The women's decade broadened and deepened our understanding of the nature of peace. Between 1988 and 1998, women in every region of the world began to tell their stories, engage in analysis, make critical linkages, and forge a new sense of what the church in the 21st century might become. Certainly being safe in our homes, churches, communities and countries was one of the major themes of this decade and remains a priority in the next ten years. Whether we have protested the endemic militarization of nations everywhere or the structural adjustment policies that threaten sound and just economic, racial and gender relationships, we have fought for our convictions nonviolently. Over thirty years ago, justice-seeking women declared that the "personal is political" and altered the framework of politics. Since then, women of faith have been part of this continuous redefining of core political terms: power, justice, war, peace, and more recently, nonviolence.

Waging Peace Through Peaceful Means: The Meaning and Power of Nonviolence

For many, nonviolence is a way of life that is grounded in deeply held religious and/or moral convictions; for others it is a strategy, a method of confronting conflict or oppression in a way that seeks to honor life. For this reason there is no single definition of nonviolence that applies to all who embrace it. There is agreement that nonviolence is not passive submission or silent non-resistance, but rather a kind of persistent, disciplined, assertive and often courageous good will. It is active confrontation with evil that respects the personhood of the enemy and therefore seeks both to end the oppression or threat of violence and to reconcile the adversary.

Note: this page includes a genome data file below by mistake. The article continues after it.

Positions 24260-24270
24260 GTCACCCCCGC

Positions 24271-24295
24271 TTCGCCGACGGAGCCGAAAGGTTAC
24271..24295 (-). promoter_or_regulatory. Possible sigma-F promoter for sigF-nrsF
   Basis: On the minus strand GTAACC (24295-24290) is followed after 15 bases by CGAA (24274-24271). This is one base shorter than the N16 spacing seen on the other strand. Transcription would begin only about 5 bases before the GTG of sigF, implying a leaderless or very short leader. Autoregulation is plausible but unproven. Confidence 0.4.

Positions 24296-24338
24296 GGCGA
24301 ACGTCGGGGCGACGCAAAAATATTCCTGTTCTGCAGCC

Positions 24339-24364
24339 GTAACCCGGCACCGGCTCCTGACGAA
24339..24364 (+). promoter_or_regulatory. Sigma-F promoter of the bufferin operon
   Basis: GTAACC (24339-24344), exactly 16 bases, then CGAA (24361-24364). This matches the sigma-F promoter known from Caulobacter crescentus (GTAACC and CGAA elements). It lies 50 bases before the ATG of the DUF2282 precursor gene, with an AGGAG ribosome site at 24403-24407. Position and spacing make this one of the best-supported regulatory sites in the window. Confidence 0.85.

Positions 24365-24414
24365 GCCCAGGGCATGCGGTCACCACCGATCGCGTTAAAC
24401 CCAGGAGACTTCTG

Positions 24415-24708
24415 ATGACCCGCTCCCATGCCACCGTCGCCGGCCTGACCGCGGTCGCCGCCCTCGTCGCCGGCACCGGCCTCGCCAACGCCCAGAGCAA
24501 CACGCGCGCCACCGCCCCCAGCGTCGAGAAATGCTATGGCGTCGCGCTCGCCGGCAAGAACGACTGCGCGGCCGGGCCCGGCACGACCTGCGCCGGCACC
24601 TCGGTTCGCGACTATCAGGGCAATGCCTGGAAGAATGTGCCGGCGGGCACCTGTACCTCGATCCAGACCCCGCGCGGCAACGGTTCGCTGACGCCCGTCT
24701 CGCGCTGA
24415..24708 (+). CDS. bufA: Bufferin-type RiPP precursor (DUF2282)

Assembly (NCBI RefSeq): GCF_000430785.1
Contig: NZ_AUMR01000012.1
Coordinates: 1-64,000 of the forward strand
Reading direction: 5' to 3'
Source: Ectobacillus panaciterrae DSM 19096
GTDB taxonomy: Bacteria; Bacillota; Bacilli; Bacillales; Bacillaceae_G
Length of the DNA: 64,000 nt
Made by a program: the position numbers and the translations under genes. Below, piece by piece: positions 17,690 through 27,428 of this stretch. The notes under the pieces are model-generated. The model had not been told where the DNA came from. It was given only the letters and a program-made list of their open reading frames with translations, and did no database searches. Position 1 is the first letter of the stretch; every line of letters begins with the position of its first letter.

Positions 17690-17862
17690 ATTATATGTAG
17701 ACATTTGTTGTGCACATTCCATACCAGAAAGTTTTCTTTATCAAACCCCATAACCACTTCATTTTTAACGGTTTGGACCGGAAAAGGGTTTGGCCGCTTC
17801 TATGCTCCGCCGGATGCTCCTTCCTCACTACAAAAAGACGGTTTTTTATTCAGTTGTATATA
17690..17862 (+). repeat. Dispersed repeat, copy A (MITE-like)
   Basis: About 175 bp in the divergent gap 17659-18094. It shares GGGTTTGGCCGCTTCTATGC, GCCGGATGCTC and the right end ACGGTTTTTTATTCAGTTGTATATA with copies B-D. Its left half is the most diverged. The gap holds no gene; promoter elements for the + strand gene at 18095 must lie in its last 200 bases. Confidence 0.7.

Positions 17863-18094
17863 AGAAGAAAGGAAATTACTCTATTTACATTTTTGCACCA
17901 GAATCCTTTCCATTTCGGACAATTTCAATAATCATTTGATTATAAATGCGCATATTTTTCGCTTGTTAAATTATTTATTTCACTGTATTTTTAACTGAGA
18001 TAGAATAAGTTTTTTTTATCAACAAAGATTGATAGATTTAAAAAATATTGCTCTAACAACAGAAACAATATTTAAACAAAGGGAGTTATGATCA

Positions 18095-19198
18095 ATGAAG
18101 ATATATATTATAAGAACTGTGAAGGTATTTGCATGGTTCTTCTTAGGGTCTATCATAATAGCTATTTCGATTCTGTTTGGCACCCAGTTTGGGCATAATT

Elements of nonviolence can be found among the convictions of people of faith throughout the world. Christians have much to learn in this regard from other religious traditions. For Christians, nonviolence is rooted in our understanding of a God who is peace, who gives us peace and calls us to be about making peace with justice. Nonviolence is a specific way of living out Jesus' teachings and bearing witness to the promise of God.

Building a Culture of Peace for the Children of the World: Five Preliminary Tasks in 2000, the Year of Education on the Decade of Nonviolence

Task 1. Refine and deepen our understanding of "nonviolence". Incorporate it into daily life.

Task 2. Root ourselves in biblical texts that call for just peacemaking, for truth-filled nonviolence. (Biblical texts can be put in a box or in a subsequent issue.)

Task 3. Teach our children the nonviolent ways of Jesus; provide models of courage for our youth.

Task 4. Collect stories of nonviolent resistance and grassroots peacebuilding that we can share and build upon in the future. (Send them to the editor of this journal. Make a collection for all of our member churches. Offer them at the next LWF Assembly.)

Task 5. Read and share the U. N. Resolution on the Decade for Nonviolence. Invite our churches to support it and to be part of a global effort. (See box on the following page)
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Author:Martensen, Jean
Publication:Women Magazine
Date:Mar 1, 2000
Words:1366